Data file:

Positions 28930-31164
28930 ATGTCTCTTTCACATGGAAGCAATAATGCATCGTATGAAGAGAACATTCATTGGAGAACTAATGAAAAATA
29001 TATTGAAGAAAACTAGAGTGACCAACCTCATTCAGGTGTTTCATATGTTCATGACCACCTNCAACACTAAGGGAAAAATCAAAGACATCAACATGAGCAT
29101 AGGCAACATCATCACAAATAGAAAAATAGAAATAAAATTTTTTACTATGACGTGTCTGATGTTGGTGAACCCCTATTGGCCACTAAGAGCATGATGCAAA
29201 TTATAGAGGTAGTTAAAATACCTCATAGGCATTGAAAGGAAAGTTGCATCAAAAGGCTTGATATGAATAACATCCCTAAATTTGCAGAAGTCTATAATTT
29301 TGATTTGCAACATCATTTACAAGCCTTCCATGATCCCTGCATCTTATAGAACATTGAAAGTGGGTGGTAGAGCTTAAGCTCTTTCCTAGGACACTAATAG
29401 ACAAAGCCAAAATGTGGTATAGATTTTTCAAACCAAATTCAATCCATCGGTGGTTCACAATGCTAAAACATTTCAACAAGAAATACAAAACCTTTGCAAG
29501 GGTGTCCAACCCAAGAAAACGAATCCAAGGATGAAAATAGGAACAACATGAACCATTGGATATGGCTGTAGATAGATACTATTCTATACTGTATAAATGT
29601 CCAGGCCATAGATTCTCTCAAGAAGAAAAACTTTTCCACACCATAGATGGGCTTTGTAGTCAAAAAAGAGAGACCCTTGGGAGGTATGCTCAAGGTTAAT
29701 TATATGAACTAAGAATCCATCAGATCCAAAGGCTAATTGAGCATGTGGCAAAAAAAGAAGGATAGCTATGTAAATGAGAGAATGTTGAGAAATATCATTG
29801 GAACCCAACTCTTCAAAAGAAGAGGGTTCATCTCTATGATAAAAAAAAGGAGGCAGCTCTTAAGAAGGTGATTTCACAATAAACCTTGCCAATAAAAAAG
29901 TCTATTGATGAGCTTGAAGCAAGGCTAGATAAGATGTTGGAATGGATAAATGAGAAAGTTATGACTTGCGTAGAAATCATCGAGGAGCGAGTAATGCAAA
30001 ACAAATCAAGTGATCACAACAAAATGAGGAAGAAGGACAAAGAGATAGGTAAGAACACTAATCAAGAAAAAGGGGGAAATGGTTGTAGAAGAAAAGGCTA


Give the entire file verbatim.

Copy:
Positions 28930-31164
28930 ATGTCTCTTTCACATGGAAGCAATAATGCATCGTATGAAGAGAACATTCATTGGAGAACTAATGAAAAATA
29001 TATTGAAGAAAACTAGAGTGACCAACCTCATTCAGGTGTTTCATATGTTCATGACCACCTNCAACACTAAGGGAAAAATCAAAGACATCAACATGAGCAT
29101 AGGCAACATCATCACAAATAGAAAAATAGAAATAAAATTTTTTACTATGACGTGTCTGATGTTGGTGAACCCCTATTGGCCACTAAGAGCATGATGCAAA
29201 TTATAGAGGTAGTTAAAATACCTCATAGGCATTGAAAGGAAAGTTGCATCAAAAGGCTTGATATGAATAACATCCCTAAATTTGCAGAAGTCTATAATTT
29301 TGATTTGCAACATCATTTACAAGCCTTCCATGATCCCTGCATCTTATAGAACATTGAAAGTGGGTGGTAGAGCTTAAGCTCTTTCCTAGGACACTAATAG
29401 ACAAAGCCAAAATGTGGTATAGATTTTTCAAACCAAATTCAATCCATCGGTGGTTCACAATGCTAAAACATTTCAACAAGAAATACAAAACCTTTGCAAG
29501 GGTGTCCAACCCAAGAAAACGAATCCAAGGATGAAAATAGGAACAACATGAACCATTGGATATGGCTGTAGATAGATACTATTCTATACTGTATAAATGT
29601 CCAGGCCATAGATTCTCTCAAGAAGAAAAACTTTTCCACACCATAGATGGGCTTTGTAGTCAAAAAAGAGAGACCCTTGGGAGGTATGCTCAAGGTTAAT
29701 TATATGAACTAAGAATCCATCAGATCCAAAGGCTAATTGAGCATGTGGCAAAAAAAGAAGGATAGCTATGTAAATGAGAGAATGTTGAGAAATATCATTG
29801 GAACCCAACTCTTCAAAAGAAGAGGGTTCATCTCTATGATAAAAAAAAGGAGGCAGCTCTTAAGAAGGTGATTTCACAATAAACCTTGCCAATAAAAAAG
29901 TCTATTGATGAGCTTGAAGCAAGGCTAGATAAGATGTTGGAATGGATAAATGAGAAAGTTATGACTTGCGTAGAAATCATCGAGGAGCGAGTAATGCAAA
30001 ACAAATCAAGTGATCACAACAAAATGAGGAAGAAGGACAAAGAGATAGGTAAGAACACTAATCAAGAAAAAGGGGGAAATGGTTGTAGAAGAAAAGGCTA